Welcome to The Riddler. Every week, I offer up problems related to the things we hold dear around here: math, logic and probability. Two puzzles are presented each week: the Riddler Express for those of you who want something bite-size and the Riddler Classic for those of you in the slow-puzzle movement. Submit a correct answer for either,^{1} and you may get a shoutout in the next column. Please wait until Monday to publicly share your answers! If you need a hint or have a favorite puzzle collecting dust in your attic, find me on Twitter.

## Riddler Express

From Nilay Shroff comes a puzzle thatâ€™s perfect for baseball season:

As of this week, there have already been six no-hitters this MLB season, well on pace to break the record for no-hitters for a season in the modern era, which stands at nine in 1990.

To achieve a no-hitter, a pitcher must pitch a complete game (recording 27 outs over nine innings) without allowing a hit (i.e., walks and other means of reaching base are allowed). However, to achieve a *perfect game*, a pitcher must record 27 consecutive outs without allowing anyone from the opposing team on base. There have been only 23 perfect games in MLB history. Two were thrown in 2010, and three were thrown in 2012.

In 2009, the leaguewide on-base percentage was 0.333. That figure has fallen over the past decade, and this year, itâ€™s all the way down to 0.313, which helps explain the surge in no-hitters.

How low would a batterâ€™s chances of reaching base have to be for you to expect one perfect game per season? (You can make the following simplifying assumptions: All batters have the same chances of reaching base; at-bats are independent from each other; there are 30 MLB teams, and each club plays 162 games; and no games go into extra innings.)

The solution to this Riddler Express can be found in the following column.

## Riddler Classic

Dakota Jones is back in action! To gain access to a hidden temple deep in the Riddlerian Jungle, she needs a crystal key.

She already knows the crystal is a polyhedron. And according to an ancient text, it has exactly six edges, five of which are 1 inch long. Cryptically, the text does not specify the length of the sixth edge. Instead, it says that the key is the largest such polyhedron (i.e., with six edges, five of which have length 1) by volume.

Once again, Dakota Jones needs your help. What is the volume of the crystal key?

The solution to this Riddler Classic can be found in the following column.

## Solution to last weekâ€™s Riddler Express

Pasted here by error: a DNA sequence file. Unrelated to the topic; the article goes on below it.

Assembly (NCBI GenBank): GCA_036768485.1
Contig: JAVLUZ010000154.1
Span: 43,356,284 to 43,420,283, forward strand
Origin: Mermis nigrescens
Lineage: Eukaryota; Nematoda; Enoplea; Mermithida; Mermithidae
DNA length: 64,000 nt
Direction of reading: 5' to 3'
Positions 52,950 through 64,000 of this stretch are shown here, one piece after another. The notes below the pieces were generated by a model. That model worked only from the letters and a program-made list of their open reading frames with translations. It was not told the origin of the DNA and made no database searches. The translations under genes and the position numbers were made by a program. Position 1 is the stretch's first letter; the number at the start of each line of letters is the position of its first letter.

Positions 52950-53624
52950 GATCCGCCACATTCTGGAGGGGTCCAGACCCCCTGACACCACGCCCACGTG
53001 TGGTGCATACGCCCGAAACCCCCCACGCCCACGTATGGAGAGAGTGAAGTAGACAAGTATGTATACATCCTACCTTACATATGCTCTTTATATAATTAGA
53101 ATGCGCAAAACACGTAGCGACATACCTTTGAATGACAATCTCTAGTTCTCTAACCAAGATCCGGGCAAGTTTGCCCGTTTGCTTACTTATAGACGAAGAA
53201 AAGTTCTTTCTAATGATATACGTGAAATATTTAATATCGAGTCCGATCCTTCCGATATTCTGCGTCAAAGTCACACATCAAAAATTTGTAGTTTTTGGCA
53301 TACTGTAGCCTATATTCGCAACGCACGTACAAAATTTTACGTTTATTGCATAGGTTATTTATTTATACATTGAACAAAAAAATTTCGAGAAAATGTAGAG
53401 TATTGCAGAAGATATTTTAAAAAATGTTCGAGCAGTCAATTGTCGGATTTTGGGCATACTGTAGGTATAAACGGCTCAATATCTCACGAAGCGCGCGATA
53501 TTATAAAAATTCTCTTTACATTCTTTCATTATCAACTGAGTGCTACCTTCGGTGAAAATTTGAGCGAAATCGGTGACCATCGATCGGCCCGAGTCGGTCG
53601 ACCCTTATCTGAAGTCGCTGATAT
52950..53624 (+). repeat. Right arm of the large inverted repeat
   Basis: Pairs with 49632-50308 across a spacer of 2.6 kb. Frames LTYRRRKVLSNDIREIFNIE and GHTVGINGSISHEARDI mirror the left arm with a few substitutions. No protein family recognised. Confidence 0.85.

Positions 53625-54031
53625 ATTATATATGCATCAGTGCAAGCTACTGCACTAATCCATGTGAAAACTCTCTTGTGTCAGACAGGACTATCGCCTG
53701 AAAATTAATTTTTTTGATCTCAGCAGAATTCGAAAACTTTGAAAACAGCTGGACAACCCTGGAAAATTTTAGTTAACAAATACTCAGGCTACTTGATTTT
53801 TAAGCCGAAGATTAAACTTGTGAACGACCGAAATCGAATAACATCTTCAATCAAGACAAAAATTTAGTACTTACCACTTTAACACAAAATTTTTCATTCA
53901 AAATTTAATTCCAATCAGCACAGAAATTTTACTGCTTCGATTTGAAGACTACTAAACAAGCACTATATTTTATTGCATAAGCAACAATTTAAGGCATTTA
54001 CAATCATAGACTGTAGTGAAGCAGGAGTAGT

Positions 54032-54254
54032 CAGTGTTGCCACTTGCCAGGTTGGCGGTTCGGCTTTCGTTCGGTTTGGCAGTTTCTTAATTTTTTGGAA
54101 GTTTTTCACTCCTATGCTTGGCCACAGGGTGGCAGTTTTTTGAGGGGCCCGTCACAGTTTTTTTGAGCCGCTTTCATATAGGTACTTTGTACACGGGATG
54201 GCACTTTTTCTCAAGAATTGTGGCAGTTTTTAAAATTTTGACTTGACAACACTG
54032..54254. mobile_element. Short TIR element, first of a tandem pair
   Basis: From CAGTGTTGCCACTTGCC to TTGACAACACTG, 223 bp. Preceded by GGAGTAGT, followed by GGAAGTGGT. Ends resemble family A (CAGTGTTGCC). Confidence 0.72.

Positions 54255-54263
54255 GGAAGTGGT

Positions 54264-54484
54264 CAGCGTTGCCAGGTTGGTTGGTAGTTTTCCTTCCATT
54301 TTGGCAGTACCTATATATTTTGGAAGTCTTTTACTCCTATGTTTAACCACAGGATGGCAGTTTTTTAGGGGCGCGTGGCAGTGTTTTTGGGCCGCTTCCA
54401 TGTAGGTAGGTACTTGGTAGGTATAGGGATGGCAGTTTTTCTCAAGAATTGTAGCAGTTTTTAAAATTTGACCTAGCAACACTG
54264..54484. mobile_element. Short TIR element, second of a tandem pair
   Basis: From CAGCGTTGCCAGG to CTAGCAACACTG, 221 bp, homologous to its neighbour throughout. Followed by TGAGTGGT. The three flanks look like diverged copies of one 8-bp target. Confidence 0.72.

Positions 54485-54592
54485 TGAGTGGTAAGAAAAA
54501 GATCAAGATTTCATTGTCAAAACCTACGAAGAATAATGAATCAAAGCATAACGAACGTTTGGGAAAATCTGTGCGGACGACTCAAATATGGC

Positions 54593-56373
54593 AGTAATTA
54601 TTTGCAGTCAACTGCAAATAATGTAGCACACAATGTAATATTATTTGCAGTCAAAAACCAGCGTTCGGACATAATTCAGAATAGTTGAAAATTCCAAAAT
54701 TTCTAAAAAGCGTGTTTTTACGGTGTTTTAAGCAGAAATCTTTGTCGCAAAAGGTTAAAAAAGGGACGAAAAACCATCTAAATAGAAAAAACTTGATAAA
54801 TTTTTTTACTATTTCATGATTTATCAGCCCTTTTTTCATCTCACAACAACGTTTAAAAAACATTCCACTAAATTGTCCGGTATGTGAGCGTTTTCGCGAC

Congratulations to đź‘Ź Seth Hollar đź‘Ź of Raleigh, North Carolina, winner of last weekâ€™s Riddler Express.

Last week, the Riddler Cheese Company was producing â€ścraft triplesâ€ť â€” triangular slices of cheese whose side lengths were Pythagorean triples when measured in inches.

However, the companyâ€™s slicing machine had recently malfunctioned, producing a stock of square slices with side lengths of 5 inches. To salvage this situation, what was the greatest number of whole Pythagorean slices that could be made from each 5-inch square? (Note: You could only cut pieces out of the square. No melting or gluing pieces together was allowed!)

With a little work, you could immediately find an upper bound for the solution. The 5-inch square had an area of 25 square inches. Meanwhile, the smallest right triangle with whole number side lengths was 3-4-5, which had an area of 6 square inches. That meant you couldnâ€™t have more than 25/6 (i.e., 4, because partial triangles were not allowed).

But was it possible to fit **four** craft tiples in a 5-inch square? Indeed it was! John from Washington, D.C., accomplished this *using actual cheddar* by lining up the four hypotenuses along the four sides of the square:

Because the non-right angles in each right triangle were complementary, you could prove that none of the four triangles overlapped. And, as expected, there was 1 square inch of cheese left over in the middle.

For extra credit, you had to find the smallest square of cheese such that 100 percent of it could be partitioned into craft triples.

If you were using just 3-4-5 triangles â€” again, with an area of 6 square inches â€” then the squareâ€™s area had to be a multiple of 6. The smallest such square had side lengths of 6 inches and an area of 36 square inches. However, there was no way to squeeze six 3-4-5 triangles into this space.